The CTC Technology Centre presented the advances made in the field of structural integrity during the annual EERA JP Wind conference: a European alliance of organisations from 22 countries, aimed at supporting both European wind energy research and industry. Specifically, Álvaro Rodríguez, head of Market and Business Development at CTC, presented a methodology designed by the Cantabrian technology centre geared towards learning how a crack grows inside metallic components when subjected to the effect of dynamic loads.
This innovative system helps manufacturers of metal components in several ways: it provides the maximum size of a hypothetical defect with which part may be manufactured and it could be useful to ascertain how this defect might evolve during the useful life of the component.
Although the methodology was developed as part of the Windshaft project, funded under the call for support for cooperative R&D projects in Marine Renewable Energies of Sodercan’s I+C=+C programme, the model can be applied to any metallic component; from the power train of a wind turbine to the steering axles of cars, boats or aeroplanes. This progress makes it possible to predict how the crack might evolve and when a component might fail.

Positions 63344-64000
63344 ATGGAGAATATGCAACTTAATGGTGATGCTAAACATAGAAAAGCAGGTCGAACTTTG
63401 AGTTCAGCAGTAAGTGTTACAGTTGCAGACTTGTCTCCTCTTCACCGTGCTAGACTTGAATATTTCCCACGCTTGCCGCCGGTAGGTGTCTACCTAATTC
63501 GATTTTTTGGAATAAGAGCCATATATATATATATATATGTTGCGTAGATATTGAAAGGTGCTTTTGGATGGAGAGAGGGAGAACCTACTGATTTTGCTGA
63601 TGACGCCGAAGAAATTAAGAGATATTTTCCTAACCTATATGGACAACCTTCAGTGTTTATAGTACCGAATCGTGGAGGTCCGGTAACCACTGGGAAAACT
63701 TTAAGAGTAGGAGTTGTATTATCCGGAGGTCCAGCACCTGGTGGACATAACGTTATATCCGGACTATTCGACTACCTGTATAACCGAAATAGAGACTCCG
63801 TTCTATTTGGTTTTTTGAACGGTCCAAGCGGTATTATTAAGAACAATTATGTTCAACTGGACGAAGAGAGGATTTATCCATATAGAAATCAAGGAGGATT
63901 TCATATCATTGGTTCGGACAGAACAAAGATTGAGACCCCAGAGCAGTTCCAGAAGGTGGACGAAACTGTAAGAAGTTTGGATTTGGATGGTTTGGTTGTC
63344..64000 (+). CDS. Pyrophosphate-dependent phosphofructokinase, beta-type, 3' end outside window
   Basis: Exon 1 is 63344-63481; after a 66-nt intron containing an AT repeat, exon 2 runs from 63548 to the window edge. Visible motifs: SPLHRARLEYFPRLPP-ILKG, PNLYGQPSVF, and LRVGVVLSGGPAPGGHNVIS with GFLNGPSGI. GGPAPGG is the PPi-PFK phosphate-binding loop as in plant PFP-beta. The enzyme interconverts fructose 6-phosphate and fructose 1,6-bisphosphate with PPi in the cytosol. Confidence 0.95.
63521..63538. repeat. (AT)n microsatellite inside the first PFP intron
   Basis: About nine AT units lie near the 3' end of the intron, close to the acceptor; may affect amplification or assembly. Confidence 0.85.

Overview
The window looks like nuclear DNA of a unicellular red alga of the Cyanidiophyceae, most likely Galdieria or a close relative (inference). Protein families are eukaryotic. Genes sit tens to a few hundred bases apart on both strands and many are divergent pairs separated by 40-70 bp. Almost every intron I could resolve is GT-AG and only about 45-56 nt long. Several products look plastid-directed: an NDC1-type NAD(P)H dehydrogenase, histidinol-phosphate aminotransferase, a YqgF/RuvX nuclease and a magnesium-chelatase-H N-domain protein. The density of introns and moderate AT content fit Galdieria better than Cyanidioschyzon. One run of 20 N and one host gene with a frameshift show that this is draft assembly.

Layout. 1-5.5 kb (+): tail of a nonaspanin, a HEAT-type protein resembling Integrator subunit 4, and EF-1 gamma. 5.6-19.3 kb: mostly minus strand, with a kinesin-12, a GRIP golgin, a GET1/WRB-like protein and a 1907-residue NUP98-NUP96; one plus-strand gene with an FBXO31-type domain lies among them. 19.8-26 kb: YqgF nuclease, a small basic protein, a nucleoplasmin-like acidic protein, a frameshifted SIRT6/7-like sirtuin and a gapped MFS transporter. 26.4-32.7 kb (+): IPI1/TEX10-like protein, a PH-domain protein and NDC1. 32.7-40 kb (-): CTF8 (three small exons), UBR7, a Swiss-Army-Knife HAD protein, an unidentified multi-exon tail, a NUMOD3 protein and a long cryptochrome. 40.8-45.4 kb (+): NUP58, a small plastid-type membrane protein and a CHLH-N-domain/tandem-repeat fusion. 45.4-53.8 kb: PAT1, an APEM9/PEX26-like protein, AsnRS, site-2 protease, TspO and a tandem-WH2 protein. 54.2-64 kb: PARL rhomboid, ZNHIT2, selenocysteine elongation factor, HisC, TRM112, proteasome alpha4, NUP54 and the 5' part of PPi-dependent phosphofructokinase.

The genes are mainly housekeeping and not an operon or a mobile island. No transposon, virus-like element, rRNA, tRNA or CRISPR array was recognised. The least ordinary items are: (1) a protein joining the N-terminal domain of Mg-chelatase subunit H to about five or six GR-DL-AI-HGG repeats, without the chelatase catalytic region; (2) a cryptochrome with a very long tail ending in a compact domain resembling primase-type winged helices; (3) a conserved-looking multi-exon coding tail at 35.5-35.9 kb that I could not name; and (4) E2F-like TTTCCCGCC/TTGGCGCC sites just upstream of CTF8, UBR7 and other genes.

Rodríguez’s participation in two sub-programmes of the EERA JP Wind has allowed CTC to comment on this model before an international forum highly specialised in offshore wind energy. Specifically, the person in charge of Market and Business Development of the Cantabrian centre participated in SP6, dedicated to the Offshore Balance of Plants and Structures, and SP7, aimed explicitly at Structures and Materials.
This year, the organisers decided to invite a remarkable representation of the industry to learn, first-hand, about the developments in which universities and research centres are working. Companies of the size and relevance of Vestas or 2B Energy were represented at the congress.
The EERA JP Wind is an annual event whose main objective is to facilitate the development of wind energy to accelerate the European transition towards a more sustainable energy model. It consists of two full working days in which issues such as the possibility of creating international consortia to implement R&D+I projects, the integration of the wind energy system into the electricity grid or European initiatives for large-scale infrastructures are addressed.
This type of meeting, held in Amsterdam, allows CTC to strengthen its relations with the leading research centres in Europe in the field of offshore wind energy, as well as to present its most innovative capabilities and establish contact with the leading industries in the sector.